When he held video conferences on the third floor, he secretly messaged her about the snow forecast, punctuating his excitement with three exclamation points. She ran barefoot out the door, sinking faster than the cold air. Her feet root to the ground, she throwing her head back, and in the air, a giant butterfly was shaking off powder, denser than salts on the pavement. He told her, “I haven’t been in your first snow in New York, so this is our first snow.” Siming was always a bit spoiled, sometimes feigning ignorance. She asked if cheating was also necessary to attain the blessing of being together forever. He just smiled. Her loveliness that was once synonymous with lovable or pitiful in ancient Chinese, fell from his eyes. 

Before winter crept onto her skin as a mis-prescribed  balm, she felt confident that it must be “lovely”. She was not a servant in the face of illness, but a warrior always under command, determined to conquer  everything. As the dawn approaching earlier, she secretly speculated that it was “pitiful”, was a disease that would permanently parasitize her life, or was a virus awakened in the Arctic permafrost. But she felt too happy. At this most complacent moment, she lacked the courage to diagnose herself. After all, that meant disengagement and injury from or for him. He was the most precious person, capable of being an otherworldly genius. She thought she should be the only one whose multiple  choice questions were ruined. She began her eloquent speech about leaping the Q train track, saying she wasn't afraid of pain, but finally understood why the Japanese suicide favored jumping into the tracks. She also feared that her blood and bones would nurture a new plague, and this world did not need more infectious diseases.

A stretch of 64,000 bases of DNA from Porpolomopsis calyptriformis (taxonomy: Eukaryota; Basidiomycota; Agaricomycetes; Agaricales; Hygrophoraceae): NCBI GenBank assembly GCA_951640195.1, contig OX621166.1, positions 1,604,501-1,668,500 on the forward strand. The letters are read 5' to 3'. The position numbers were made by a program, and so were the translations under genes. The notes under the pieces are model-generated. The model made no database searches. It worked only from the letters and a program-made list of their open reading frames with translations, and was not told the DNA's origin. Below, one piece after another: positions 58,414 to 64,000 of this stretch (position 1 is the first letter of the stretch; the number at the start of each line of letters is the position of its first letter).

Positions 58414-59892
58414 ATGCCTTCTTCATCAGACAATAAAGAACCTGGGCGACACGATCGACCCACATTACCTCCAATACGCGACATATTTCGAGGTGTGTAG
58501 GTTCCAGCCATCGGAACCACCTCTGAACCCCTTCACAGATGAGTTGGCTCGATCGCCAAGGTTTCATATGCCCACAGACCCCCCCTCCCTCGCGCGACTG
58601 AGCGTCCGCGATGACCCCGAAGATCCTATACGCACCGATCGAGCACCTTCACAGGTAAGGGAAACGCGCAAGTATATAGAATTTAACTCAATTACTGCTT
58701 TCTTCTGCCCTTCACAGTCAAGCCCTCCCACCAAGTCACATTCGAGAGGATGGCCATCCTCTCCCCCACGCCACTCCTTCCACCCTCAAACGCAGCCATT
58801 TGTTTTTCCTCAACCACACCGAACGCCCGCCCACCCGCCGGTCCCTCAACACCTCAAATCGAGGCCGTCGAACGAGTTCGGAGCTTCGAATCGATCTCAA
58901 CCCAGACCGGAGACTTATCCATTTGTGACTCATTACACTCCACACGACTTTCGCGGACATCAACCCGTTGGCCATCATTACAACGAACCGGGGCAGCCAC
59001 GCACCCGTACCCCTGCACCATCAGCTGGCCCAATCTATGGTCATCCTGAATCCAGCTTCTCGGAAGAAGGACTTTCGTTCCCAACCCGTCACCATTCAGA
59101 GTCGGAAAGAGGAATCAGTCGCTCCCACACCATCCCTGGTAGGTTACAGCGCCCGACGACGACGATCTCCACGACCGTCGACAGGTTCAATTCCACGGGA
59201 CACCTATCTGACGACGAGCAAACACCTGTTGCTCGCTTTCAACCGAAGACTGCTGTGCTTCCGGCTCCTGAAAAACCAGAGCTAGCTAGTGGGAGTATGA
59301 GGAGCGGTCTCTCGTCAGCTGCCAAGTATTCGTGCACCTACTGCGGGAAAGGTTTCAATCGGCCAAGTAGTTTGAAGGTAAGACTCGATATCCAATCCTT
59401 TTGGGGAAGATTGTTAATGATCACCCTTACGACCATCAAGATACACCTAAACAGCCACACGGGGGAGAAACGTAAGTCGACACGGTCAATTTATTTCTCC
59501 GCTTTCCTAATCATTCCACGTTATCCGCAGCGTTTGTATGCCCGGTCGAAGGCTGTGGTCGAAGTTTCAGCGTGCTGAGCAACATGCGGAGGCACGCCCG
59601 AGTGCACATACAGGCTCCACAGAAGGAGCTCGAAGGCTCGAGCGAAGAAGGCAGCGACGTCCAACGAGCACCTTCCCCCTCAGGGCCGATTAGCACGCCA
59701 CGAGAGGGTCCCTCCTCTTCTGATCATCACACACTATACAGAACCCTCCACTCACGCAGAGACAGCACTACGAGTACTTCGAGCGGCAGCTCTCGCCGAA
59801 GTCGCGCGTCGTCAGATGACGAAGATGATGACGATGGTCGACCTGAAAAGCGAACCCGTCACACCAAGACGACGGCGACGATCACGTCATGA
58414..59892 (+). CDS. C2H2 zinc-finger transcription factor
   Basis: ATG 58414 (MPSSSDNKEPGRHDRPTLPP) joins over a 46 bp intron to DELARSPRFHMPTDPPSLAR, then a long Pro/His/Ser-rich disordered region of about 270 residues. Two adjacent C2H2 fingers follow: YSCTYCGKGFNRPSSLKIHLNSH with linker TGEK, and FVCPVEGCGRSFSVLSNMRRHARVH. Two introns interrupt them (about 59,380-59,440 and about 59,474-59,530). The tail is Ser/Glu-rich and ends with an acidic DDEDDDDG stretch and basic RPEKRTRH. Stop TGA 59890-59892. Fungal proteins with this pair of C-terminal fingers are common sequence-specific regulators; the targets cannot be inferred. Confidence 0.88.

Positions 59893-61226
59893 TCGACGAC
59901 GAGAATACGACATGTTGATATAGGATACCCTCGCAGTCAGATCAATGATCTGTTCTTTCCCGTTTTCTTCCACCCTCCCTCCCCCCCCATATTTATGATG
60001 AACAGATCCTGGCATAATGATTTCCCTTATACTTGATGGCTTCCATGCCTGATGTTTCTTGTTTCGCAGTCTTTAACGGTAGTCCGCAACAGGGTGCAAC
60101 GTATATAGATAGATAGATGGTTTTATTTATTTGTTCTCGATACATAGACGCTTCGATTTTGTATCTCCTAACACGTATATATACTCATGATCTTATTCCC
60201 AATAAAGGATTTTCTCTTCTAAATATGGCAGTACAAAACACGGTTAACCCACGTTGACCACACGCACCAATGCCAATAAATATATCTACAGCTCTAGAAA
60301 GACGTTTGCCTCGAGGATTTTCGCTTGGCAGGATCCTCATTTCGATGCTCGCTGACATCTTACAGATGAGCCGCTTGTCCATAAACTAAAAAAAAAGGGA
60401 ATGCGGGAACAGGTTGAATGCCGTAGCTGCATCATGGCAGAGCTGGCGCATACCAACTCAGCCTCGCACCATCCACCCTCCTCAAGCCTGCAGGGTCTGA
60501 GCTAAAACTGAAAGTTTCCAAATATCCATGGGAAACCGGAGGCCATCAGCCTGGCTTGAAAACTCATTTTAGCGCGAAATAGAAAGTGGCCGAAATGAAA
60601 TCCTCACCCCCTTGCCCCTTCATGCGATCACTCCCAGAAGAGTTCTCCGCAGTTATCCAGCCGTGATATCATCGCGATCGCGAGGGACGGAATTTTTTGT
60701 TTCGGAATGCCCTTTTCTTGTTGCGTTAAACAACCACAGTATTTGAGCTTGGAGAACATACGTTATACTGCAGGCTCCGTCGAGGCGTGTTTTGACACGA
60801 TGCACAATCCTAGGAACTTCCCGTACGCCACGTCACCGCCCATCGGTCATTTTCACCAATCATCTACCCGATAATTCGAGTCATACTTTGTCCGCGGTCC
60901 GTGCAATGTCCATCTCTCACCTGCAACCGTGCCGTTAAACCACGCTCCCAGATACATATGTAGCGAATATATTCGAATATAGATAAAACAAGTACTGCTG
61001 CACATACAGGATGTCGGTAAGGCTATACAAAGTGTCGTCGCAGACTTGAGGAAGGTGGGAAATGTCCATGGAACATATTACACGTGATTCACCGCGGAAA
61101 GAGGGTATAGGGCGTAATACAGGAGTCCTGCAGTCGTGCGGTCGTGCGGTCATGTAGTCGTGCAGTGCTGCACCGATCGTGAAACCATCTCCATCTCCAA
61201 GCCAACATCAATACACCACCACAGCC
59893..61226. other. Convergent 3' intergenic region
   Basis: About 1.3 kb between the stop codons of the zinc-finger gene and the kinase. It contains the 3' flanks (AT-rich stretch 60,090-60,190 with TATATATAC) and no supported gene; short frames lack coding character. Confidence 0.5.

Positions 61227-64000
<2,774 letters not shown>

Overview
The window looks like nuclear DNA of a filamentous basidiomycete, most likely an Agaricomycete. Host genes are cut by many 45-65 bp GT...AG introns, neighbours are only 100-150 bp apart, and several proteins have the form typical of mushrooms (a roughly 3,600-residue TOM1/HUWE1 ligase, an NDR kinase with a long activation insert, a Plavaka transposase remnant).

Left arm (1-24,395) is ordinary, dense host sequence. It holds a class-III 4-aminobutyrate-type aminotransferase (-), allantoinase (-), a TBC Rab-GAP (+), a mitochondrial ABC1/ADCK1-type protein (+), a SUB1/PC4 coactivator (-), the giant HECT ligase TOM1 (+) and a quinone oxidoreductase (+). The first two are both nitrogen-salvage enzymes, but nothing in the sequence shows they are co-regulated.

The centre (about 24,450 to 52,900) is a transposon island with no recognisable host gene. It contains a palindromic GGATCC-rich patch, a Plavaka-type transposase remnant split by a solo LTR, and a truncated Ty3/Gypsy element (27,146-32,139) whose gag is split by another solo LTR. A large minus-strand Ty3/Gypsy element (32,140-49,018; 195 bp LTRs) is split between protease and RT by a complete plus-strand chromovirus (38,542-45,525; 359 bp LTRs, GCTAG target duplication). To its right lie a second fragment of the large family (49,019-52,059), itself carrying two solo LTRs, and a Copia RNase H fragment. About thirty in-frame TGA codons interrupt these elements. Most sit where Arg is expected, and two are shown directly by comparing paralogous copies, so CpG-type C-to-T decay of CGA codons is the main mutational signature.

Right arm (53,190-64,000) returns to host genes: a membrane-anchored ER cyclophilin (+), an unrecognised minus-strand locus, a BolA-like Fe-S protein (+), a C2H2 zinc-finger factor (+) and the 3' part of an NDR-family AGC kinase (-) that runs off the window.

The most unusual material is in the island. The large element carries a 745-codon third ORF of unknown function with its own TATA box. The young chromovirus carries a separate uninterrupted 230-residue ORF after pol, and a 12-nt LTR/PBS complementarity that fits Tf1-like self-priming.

It was yesterday when his work was done, and the sky had already turned magnetic blue, the dew shimmered like pearls and the moon curved like a bow. They finally spoke on the phone, with words like those from a Shōjo manga [3]: let's meet at the tallest Christmas tree in the city! She then kidnapped him into his most hated public transport, looking at his eyelashes sideways: his flock of eyelashes become wagging tails of golden retrievers under a rainbow. The bombs she cautiously laid out failed to hijack him. He just looked at her, with a countenance as loving as when she talked about accidentally feeding expired peanuts to squirrels. He declared she wasn’t mentally ill but affectionately emotional, affectionately emotional so lavishly loving. Rhetoric gradually dismounted. she reinvented her appearance in his iris.

She still recalled the moment how she had hesitatingly suggested spending the Mid-Autumn Festival together, and how his gaze had lowered, his utterance of an almost saccharine "I love you" gently resonating. In that instant, she had not yet realized that it marked the beginning of an exquisite divine pleasure (she practice her learning from entering-through-the-narrow-gate[4]), but had only thought some old sayings: the round and complete is always desirable, and that goodness always arrives in pairs.

I had apparently become round and complete with him and the pain that had parasitized on my life then.

[1] "You've worked hard" in Japanese.

[2] In Korea, there is a superstition that if you witness the first snowfall with the person you like, true love will blossom between both and it will be long-lasting.

[3] Girl comics in shōjo manga

[4] Strait is the GateAndré Gide, and the Bible: “Enter through the narrow gate … small is the gate and narrow the road that leads to eternal life.”